2. Delegates took action to explore new avenues to address this public health crisis, including a task force focus on gun-violence prevention and violence-interruption programs. 

    3. “As physicians and healers, we are committed to ending firearm violence by advocating for common-sense, evidence-based solutions, and this task force will be key to that ongoing effort,” Dr. Resneck said. Also learn how delegates are eyeing illegal sources of guns and better data to address firearms deaths.

  3. Patients deserve greater clarity on who is a physician—and who isn't

    1. It’s increasingly common for patients to encounter nonphysician practitioners as members of their health care teams. Meanwhile, ever more nonphysician practitioners have received advanced training resulting in a doctorate degree, such as the doctor of nursing practice.

    2. To help patients keep pace with these changes, physicians should make new strides to clarify their roles and credentials vis-a-vis other members of the health care team and also promote collaboration among all health professionals, according to an AMA Council on Ethical and Judicial Affairs report adopted at the Interim Meeting.

    3. The AMA Code of Medical Ethics touches on this issue in an opinion on collaborative care, and was updated to provide guidance on transparency in the context of team-based care involving nonphysician practitioners. Find out how the AMA is leading the charge to stop inappropriate scope-of-practice expansions that threaten patient safety.

  4. Work to close insurance coverage gaps for preventive care

    1. Across the U.S. population, gaps in health insurance coverage result in people missing opportunities to achieve optimal health status. Delegates took steps to address three such gaps: supporting coverage for the full cost of administering vaccines under Medicare, protecting PrEP for HIV as an essential benefit under the Affordable Care Act, and backing payer coverage of treatments for adult and pediatric obesity.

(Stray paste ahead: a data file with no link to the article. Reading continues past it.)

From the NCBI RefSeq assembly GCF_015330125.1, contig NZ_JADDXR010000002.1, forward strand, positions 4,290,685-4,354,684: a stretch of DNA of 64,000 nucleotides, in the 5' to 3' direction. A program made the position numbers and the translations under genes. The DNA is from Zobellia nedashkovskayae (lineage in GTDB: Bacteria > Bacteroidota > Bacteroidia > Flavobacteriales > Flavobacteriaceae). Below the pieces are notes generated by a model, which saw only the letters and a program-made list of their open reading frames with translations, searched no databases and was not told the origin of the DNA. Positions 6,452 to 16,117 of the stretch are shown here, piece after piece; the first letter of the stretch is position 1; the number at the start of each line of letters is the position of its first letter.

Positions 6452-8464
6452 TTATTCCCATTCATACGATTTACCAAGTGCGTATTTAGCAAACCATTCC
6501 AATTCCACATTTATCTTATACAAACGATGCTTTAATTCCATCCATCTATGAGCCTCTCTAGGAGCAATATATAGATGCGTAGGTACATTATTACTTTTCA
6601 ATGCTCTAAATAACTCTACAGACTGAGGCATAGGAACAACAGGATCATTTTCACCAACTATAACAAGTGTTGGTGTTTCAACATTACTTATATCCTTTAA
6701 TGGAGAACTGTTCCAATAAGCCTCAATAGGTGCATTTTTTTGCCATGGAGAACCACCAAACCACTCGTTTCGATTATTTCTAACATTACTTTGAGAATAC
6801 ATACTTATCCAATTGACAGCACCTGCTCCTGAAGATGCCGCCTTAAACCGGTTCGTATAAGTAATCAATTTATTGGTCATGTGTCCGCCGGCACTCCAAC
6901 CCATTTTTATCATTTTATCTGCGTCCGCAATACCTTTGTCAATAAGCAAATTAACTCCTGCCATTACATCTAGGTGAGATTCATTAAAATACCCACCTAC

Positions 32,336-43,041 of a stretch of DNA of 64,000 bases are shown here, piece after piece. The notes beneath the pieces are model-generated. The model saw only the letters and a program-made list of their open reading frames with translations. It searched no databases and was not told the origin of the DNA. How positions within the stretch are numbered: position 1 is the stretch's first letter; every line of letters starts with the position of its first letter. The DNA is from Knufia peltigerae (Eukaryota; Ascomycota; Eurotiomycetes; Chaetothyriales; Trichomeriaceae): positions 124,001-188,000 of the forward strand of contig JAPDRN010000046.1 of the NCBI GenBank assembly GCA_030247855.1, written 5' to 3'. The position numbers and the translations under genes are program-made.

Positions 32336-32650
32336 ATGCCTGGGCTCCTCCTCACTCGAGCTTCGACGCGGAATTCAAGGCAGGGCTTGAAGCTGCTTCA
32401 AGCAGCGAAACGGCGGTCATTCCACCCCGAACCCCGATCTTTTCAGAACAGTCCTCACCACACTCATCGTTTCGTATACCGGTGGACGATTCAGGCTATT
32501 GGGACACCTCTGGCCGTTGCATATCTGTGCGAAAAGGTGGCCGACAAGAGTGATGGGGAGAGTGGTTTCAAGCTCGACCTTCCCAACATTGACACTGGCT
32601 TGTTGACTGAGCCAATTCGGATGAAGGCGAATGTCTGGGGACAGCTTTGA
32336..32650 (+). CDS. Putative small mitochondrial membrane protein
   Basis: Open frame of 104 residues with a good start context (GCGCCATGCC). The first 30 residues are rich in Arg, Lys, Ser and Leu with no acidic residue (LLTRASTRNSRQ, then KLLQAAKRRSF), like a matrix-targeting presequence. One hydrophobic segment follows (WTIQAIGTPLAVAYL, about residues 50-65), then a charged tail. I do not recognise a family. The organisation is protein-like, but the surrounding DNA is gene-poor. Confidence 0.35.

2. Visit AMA Advocacy in Action to learn more about what’s at stake in covering the uninsured and other advocacy priorities the AMA is actively working on.

  5. The U.S. health sector should decarbonize

    1. Climate change represents a significant public health threat and harms individual patients, driving up rates of allergies, asthma, and respiratory and cardiovascular disease—and it is time for policymakers and health care organizations to act accordingly, says an AMA Council on Science and Public Health report whose recommendations were adopted at the Interim Meeting.

    2. Having declared climate change a public health crisis in June, delegates added to existing policy a goal to “reduce U.S. greenhouse gas emissions aimed at a 50% reduction in emissions by 2030” with existing policy calling for carbon neutrality by 2050.

    3. “This is an existential threat. We must continue to do everything we can to combat the climate crisis and act now to prevent catastrophic levels of global warming,” said AMA Trustee Drayton Charles Harvey, a California MD-PhD student. “Physicians pledge to do no harm, and now it is time for the health sector to do the same by joining forces to commit to decarbonization and public health.”

  6. Harm-reduction efforts needed to curb overdose epidemic

    1. The U.S. drug-overdose epidemic continues to worsen as the number of deaths grew by nearly 15% in 2021—a grim total fueled by a 23% rise in the number of deaths linked to illicitly manufactured fentanyl—highlighting a need to encourage harm-reduction measures.

    2. Among other steps, delegates moved to support efforts to increase access to fentanyl test strips and other drug-checking supplies for the purpose of harm reduction.

    3. “The AMA has strongly supported increased use of a broad array of harm-reduction efforts to reduce death and other harms from nonmedical use of drugs, including for people who inject drugs,” said AMA Trustee Thomas J. Madejski, MD. “These efforts include greater access to naloxone, syringe services programs and pilot programs for overdose prevention sites/supervised injection-use facilities. Fentanyl strips are part of this effort, and we urge states to take steps to help a vulnerable population.”

  7. AMA backs stronger leave policies for medical students, doctors

    1. For physicians to stay focused on their patients, they also need to have support to care for their own families. In recent years, leave policies for medical students, residents and fellows have been more supportive of time to give birth, rear an infant and care for infirm family members while training.